C: Dave Tolar taught me a nice technique that is so vital to connecting with the material. It was about the “moment before” visualization. This is when you specifically think about the moment leading right up to when you read your first voice-over line. Doing this visualization helps you really get into character. In my experience, I have found that it is definitely harder to connect with the script material in terms of thinking about who you are representing as the narrator and who your advertisement is speaking to than it is acting on camera. The “moment before” helps you get into your role as naturally as possible. Thinking about the exact moment right before the first scripted dialogue is a little thing that is very underrated and can often be overlooked.
Another big thing that I will always remember is to SMILE! When you recite a line from a script without smiling and then repeat the same phrase with a smile, there is a very noticeable difference in tone and delivery of the message. Always end voice-over sentences with a smile! 🙂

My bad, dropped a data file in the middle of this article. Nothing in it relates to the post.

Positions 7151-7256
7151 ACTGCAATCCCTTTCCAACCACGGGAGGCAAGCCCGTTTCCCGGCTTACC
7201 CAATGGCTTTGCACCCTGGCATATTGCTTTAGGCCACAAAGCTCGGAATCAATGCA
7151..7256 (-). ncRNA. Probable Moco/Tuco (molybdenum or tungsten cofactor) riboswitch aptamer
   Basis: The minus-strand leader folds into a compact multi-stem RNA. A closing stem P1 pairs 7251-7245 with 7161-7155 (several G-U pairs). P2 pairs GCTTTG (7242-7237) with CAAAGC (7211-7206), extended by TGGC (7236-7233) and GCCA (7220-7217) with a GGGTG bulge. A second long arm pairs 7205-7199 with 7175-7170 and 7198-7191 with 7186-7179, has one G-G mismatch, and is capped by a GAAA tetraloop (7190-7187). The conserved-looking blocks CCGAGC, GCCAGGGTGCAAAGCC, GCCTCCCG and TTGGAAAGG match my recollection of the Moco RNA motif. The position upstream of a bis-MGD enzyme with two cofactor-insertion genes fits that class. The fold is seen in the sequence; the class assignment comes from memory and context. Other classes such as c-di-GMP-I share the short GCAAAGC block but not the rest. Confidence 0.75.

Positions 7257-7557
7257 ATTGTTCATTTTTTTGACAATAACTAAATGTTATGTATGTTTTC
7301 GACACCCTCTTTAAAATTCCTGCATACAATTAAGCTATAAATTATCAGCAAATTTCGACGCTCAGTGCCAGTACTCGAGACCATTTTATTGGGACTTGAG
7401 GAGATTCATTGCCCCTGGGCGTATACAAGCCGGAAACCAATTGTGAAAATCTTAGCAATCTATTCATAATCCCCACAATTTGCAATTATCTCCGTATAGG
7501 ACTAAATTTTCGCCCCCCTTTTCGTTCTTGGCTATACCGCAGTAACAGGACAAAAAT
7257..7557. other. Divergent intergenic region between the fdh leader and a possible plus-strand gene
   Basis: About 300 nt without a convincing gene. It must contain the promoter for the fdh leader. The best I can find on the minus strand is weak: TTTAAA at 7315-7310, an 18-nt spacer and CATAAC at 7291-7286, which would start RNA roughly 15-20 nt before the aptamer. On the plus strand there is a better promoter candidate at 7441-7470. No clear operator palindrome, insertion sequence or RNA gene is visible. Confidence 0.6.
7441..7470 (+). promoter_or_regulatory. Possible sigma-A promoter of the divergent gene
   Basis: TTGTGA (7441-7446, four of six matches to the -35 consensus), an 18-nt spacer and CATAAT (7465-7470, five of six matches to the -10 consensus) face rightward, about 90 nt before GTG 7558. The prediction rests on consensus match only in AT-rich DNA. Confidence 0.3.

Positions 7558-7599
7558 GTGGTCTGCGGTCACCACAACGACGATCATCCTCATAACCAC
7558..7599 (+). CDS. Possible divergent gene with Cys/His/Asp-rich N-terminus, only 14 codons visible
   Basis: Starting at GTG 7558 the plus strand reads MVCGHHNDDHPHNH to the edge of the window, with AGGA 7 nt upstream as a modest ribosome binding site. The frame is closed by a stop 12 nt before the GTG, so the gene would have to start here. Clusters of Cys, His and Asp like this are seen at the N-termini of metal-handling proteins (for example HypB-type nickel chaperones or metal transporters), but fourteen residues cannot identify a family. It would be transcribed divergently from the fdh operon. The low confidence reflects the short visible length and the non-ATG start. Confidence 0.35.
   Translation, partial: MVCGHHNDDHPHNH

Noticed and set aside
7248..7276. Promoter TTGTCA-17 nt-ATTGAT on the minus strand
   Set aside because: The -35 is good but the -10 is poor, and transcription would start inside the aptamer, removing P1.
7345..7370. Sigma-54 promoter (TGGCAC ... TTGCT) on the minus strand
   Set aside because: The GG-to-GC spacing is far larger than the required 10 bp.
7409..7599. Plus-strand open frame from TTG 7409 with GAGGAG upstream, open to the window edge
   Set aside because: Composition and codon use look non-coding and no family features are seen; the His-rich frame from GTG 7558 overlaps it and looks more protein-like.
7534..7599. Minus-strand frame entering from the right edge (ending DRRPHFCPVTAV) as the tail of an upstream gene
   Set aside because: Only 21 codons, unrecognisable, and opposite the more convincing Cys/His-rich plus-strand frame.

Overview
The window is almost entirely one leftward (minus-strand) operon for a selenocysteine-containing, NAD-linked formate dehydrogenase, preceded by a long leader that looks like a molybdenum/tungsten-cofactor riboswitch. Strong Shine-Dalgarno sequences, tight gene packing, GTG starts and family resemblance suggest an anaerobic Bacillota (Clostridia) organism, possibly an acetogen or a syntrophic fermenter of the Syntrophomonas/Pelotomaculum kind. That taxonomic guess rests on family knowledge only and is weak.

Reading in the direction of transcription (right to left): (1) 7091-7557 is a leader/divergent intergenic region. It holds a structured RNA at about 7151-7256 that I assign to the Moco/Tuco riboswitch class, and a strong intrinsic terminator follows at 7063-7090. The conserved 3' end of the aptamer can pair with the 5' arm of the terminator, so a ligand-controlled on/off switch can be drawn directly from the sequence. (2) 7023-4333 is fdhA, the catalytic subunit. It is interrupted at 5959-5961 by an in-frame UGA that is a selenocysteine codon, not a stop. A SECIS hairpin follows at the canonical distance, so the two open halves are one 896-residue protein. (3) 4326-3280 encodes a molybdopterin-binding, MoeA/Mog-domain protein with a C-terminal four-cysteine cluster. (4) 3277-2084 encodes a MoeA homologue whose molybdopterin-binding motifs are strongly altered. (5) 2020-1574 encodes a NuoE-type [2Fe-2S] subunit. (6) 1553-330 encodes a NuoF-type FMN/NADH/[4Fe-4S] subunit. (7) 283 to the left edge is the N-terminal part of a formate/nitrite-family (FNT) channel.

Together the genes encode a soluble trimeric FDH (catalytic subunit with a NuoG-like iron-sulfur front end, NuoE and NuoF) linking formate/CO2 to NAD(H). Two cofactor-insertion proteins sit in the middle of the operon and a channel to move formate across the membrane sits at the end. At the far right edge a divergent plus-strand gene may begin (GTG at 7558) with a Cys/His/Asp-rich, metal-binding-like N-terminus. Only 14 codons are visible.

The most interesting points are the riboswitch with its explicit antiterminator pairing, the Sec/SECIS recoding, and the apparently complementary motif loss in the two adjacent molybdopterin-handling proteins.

SAV: Do you have a niche or type of voice-over you are most suited for? Say Audiobooks vs Commercials?
C: I absolutely do have a voice-over niche. I’m always told by people who hear me on the phone before meeting me in a person that I have a young, energetic sounding voice. As a voice-over actor, I’ve learned to fully commit to different characters that are realistic of my age(27) with a lot of real vibrancy. Therefore, I definitely lean towards doing commercials where I’m portraying a typical person or character or sounding as natural as possible with inflection in my voice. So knowing that, I audition for voice-over parts that call for the “every-man” type of role with my natural, personable, and upbeat energy.
SAV: Tell us about your recent work that has been published on the web.